Wow, this could be it. I've only had a few hours 2 look it over, but Will Romano's recent MOUNTAINS COME OUT OF THE SKY (2010) seems to hava pretty good shot at being the 1st above-avg, almost-complete prog-rock history. & it's gorgeous 2 look at.
With lotsa photos & flashy graphics, + new interviews with key band members, producers, engineers, etc., there's a lot 2 digest here. It doesn't appear lazy, sloppy or wrong-headed up-front, which is a relief. It's potentially a 1-stop shop, with almost everything U could ever ask 4 -- Xcept an index.
The coupla reviews posted at Amazon.com about this book indicate that it's full of errors. It's early yet, but just in skimming thru it I've only found a few proofreading/typesetting errors, & none of them R major. Classical composers Dvorak & Janacek both have their names spelled wrong. 1 album title is botched. Little words R left out here & there ("of," "and," "in," etc.). & in 1 graphic, 6 Pink Floyd albums R mis-identified as being by Porcupine Tree (or the other way around) -- that's either 1 big error or 6 little errors, depending on how you count. But I've found no major errors-in-fact in the actual text, so far.
There R some other minor issues: Some of Hawkwind's artwork is used, but they aren't discussed in the text, near as I can tell. Tangerine Dream gets 7 paragraphs in a chapter on Krautrock. Nektar gets 2 paragraphs. Kraftwerk, Neu! & Faust Rn't mentioned at all.
But the bands who R in here include all the usual suspects (Yes, ELP, King Crimson, Pink Floyd, Soft Machine, Moodies, Canterbury bands, Kansas, Rush, etc.), + a ton of other good & often overlooked folks. Crap, Gryphon's in here. Jade Warrior. Illusion. Amazing Blondel. Happy the Man. I'm impressed with the completeness. Or at least the effort. So far.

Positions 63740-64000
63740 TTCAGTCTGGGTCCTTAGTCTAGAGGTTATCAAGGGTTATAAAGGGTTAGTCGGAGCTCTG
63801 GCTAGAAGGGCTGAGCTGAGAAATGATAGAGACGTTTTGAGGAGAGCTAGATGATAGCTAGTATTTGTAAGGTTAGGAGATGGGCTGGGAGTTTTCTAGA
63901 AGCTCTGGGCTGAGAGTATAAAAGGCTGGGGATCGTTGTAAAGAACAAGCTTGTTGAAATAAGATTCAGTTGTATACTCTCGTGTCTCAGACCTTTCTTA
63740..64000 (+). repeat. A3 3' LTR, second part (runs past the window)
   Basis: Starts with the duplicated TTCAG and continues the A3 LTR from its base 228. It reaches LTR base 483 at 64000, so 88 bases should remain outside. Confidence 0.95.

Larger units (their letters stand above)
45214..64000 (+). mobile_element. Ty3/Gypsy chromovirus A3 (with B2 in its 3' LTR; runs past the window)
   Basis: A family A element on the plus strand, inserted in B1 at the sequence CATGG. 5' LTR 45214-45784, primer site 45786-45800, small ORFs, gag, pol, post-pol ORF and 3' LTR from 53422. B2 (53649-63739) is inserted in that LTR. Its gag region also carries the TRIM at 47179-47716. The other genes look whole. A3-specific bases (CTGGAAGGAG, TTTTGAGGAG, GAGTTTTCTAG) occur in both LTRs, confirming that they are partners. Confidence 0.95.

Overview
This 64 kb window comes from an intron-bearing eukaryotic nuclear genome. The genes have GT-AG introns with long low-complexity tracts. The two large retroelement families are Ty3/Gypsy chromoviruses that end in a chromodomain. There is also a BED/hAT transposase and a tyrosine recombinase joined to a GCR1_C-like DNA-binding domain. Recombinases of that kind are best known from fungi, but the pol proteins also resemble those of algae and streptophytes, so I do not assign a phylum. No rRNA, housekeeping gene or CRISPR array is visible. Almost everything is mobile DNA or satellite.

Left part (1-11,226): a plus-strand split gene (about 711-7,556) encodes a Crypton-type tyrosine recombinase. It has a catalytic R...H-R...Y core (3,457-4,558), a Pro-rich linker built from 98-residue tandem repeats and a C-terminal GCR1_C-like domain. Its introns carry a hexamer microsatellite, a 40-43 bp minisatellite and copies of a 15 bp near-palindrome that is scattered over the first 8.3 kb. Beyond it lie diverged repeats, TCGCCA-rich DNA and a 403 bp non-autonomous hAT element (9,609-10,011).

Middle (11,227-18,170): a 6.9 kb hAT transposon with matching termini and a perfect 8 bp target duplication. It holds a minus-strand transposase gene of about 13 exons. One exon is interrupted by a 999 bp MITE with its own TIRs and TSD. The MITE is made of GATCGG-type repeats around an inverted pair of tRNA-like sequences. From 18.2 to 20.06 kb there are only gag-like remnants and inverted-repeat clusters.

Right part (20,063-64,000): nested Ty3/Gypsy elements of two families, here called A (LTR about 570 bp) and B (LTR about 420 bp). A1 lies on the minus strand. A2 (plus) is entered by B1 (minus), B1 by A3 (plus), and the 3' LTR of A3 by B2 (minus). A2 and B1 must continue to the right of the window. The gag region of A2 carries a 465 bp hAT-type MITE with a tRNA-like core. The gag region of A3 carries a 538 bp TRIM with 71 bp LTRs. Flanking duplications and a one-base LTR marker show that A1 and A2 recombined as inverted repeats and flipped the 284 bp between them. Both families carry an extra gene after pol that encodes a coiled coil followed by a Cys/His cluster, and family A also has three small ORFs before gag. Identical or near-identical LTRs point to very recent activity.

There's even a whole section on "Prog Folk" that includes people usually left out of prog retrospectives: Strawbs, Renaissance, Incredible String Band, Gryphon, Amazing Blondel, Illusion, etc. Fairport Convention's even in here, I assume Bcos of their tie thru Sandy Denny back 2 The Strawbs....
It's worth noting that this isn't a critical history -- Romano passes no critical judgements on mosta these artists. He calls Yes's TALES FROM TOPOGRAPHIC OCEANS "mostly misunderstood," makes some other comments about the careers of Genesis & Camel that R hard 2 argue with. But mostly he just lays-out the evidence & history & lets you the reader Dcide if you want 2 investigate further.
The closest Romano gets 2 a critical outlook is at the very end, with a list of nearly 300 "essential prog-rock listens," leading off with DARK SIDE OF THE MOON, of course.... Hawkwind is listed here (with SPACE RITUAL), if nowhere else. But this list is a little odd: The Beach Boys' PET SOUNDS is included -- great album of course, but prog? Perhaps a sorta precursor 2 prog.... & The Band's MUSIC FROM BIG PINK. I don't get that 1 at all.
I promise more on this as I get further in2 it. But, unlike other previous prog-rock histories, this may take me awhile.... For now, I'd say if U're a prog fan & can get ahold of a copy cheap (thru the usual sources), it's well worth browsing thru....
PS -- I see copies of David Sancious & Tone's TRANSFORMATION (THE SPEED OF LOVE) R going 4 as much as $300 at Amazon.com. It's well worth hearing if you're a jazz-rock fan, there's a coupla beautiful melodies on it. But it's wildly inconsistent. & it's not worth THAT much. In fact, I'm not sure what album WOULD be worth that much. An original demo copy of the Beach Boys' SMILE, maybe?